3 Reasons Why David Heinemeier Hansson is Correct: You Don’t Need Investors to Start a Business

DHH during Dave Thomas' TalkPersonally, I think David Heinemeier Hansson (DHH) is correct when he says that the VC, angel investment is a gamble, and that entrepreneurs should be very careful when taking money from investors. DHH is the founder of Ruby on Rails and Partner at 37Signals. I recently listend to an interview with DHH on a podcast, and I’ve been listening to DHH’s thoughts and philosophies ever since I started on my own entrepreneurial journey.

Bootstrapped Business VS Angel/VC-Funded Startup

Spils giving some coding tips to DHHWhen I was just starting out as an entrepreneur, I would listen to DHH’s point of view of the long-term, sustainable, profitable and bootstrapped business, and I would compare it with the view of actual angel investors, venture capitals and the general startup media’s portrayal of the hero entrepreneur who gets millions of dolars of investment.

My first ventures would all be bootstrapped. But as my startups gained traction, I did try out the angel, VC-route.

My most recent startup originally gained traction on a very smal team withe bootstrapped funds and a few grants. Nevertheless, when I joined an incubator, the pressures of getting an angel or VC investment started to influence me, and i thought: “Why not take the money?” And I did pitches in front of investors, met up with investors for coffee at their offices for “chats”, and eventually we did take money from an investment firm.

1) We were distracted with chasing money, rather than focusing on building value

While the experience was very useful to understand how to pitch, raise money and woo investors, I think we did waste alot of time trying to get money instead of actually building the business and providing more value to customers. DHH is right in that you lose focus and raising money ends up being like a “drug”, and you always are trying to get a bigger and bigger hit (infusion of cash from investors).

2) Investor has different values & agenda to us

What really bothered me in the end thought was not so much the waste of time, but what irked me was that the investor we ended up going with actually had different values to us. Not only that, they tried to heavily steer the direction of the company even though their number of shares was minimal and I felt they actually had no personal experience in certain matters that they were so adamant about. It felt as if they thought they knew the business better than we did, even though they had no entrepreneurial experience nor no experience in the field of the business. The investors really pushed us to make short-term profits and hitting those targets instead of considering about building long-term value for customers. They also forced us to make certain hires that was in their interest, but not in the interest of the business.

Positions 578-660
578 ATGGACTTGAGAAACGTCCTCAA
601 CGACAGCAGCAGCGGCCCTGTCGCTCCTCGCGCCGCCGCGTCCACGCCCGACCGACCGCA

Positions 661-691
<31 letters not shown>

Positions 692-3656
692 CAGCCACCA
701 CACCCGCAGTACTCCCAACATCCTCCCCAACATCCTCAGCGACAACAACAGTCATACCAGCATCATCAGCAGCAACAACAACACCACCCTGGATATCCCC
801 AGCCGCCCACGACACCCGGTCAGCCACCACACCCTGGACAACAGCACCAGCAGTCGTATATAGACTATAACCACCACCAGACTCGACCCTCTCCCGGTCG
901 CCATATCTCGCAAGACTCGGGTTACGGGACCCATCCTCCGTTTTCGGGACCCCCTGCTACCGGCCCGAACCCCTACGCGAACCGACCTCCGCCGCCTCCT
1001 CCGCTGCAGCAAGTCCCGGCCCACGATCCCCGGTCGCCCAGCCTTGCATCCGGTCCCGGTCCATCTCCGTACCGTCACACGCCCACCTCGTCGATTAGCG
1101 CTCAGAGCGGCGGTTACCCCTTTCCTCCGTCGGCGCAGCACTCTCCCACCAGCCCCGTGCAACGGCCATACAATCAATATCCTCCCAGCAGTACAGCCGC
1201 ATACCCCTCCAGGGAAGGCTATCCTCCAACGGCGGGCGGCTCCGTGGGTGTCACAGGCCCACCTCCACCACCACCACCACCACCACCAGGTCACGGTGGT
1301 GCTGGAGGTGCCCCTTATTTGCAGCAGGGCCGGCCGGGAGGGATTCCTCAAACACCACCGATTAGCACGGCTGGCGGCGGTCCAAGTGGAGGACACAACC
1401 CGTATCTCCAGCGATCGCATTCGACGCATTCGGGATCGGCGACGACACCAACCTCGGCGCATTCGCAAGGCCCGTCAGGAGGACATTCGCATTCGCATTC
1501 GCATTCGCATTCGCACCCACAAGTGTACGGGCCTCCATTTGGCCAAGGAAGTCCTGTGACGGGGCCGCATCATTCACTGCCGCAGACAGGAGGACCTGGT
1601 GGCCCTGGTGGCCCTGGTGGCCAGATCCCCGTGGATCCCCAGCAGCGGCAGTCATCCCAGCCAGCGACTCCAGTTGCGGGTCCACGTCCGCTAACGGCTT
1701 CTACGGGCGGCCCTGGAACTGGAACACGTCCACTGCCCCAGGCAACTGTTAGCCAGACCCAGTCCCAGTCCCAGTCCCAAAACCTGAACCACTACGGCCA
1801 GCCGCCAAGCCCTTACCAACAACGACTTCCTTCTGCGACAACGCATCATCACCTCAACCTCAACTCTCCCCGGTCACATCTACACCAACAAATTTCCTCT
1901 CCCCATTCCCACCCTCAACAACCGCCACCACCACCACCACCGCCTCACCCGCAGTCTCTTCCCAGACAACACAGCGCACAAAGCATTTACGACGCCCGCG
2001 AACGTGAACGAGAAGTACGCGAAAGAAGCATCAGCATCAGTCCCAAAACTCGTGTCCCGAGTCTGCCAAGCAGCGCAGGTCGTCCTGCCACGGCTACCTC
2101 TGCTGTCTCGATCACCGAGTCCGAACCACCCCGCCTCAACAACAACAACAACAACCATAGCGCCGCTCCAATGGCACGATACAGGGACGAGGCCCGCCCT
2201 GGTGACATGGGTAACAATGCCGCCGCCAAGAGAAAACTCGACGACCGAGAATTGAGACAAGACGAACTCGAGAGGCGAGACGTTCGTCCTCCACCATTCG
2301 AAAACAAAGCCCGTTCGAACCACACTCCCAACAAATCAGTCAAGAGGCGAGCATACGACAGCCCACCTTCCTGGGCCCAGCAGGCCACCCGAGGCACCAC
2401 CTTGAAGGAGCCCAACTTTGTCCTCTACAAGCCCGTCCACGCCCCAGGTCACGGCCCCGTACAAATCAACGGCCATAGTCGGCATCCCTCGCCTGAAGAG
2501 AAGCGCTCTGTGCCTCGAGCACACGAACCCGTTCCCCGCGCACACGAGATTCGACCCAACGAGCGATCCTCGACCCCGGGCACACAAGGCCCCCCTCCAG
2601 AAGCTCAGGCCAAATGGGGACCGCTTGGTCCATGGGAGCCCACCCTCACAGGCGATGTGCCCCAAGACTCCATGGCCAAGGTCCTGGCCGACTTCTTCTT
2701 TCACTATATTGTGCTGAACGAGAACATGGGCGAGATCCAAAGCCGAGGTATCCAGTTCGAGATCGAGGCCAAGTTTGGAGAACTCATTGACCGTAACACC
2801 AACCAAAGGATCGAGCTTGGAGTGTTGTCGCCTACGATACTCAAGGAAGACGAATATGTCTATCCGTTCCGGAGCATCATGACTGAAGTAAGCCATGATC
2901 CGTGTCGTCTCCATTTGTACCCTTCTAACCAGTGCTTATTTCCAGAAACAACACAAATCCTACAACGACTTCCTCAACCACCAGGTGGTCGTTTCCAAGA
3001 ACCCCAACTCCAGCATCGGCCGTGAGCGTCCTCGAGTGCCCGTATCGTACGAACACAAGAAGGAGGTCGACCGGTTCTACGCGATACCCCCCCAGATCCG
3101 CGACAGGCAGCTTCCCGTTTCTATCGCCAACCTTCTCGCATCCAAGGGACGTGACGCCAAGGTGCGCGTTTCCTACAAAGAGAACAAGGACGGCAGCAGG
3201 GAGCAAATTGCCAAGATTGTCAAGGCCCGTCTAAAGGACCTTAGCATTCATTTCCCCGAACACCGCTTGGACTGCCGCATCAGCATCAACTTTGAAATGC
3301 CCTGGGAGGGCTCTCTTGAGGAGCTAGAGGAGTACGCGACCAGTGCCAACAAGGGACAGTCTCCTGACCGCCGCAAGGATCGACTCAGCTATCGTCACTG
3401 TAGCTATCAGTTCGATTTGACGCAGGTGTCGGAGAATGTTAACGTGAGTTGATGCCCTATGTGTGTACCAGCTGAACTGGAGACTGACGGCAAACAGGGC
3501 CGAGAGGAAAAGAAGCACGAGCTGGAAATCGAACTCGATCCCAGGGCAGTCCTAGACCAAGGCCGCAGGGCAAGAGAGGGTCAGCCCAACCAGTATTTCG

3) Investor did NOT help us when we needed it, even though it would have been so simple for them to do so

Furthermore, whenever we asked them for help, they never gave it. For example, we knew they had some contacts with certain clients and I asked them for an introduction and they said they would arrange it, but never did. That annoyed me. More and more we questioned their value to us. They couldn’t even do basic tasks such as following up something they said they would do to help us, and yet they would totally flip if we had different opinions to them and wanted to do other things our way. The attitude seemed to be that the investor just wanted to give us money, then dictate for us what to do, and then not even genuinely help us wout when we needed it. I now see the value of smart money, and if I were to do it all over again, I would not take their money. I would rather take investment from someone who truly would help us (at the very least, if it was simple for them to do), and to give us advice because they actually had first-hand experience as an entrepreneur in the same field as my business.

Can You Build a Profitable, Fun, Bootstrapped Business that Lasts 10+ Years?

Having sold that business, and having a few months break of reflecting on it all, I’m ready to move on and try another venture. This time around, though, I will take on DHH’s advice to go at it alone, bootstrap, and focus on a business that I am personally passionate about, without having to chase money and investors and getting tripped up by the whole vicious circle and reliance on funding. I’ve started businesses in a bootstrapped fashion, but never grew and sustained them over 10+ years, which DHH has done. I wonder if I can do it, and that’s what I’m aiming to do now as I move forward.

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About the author : Matthew Alberto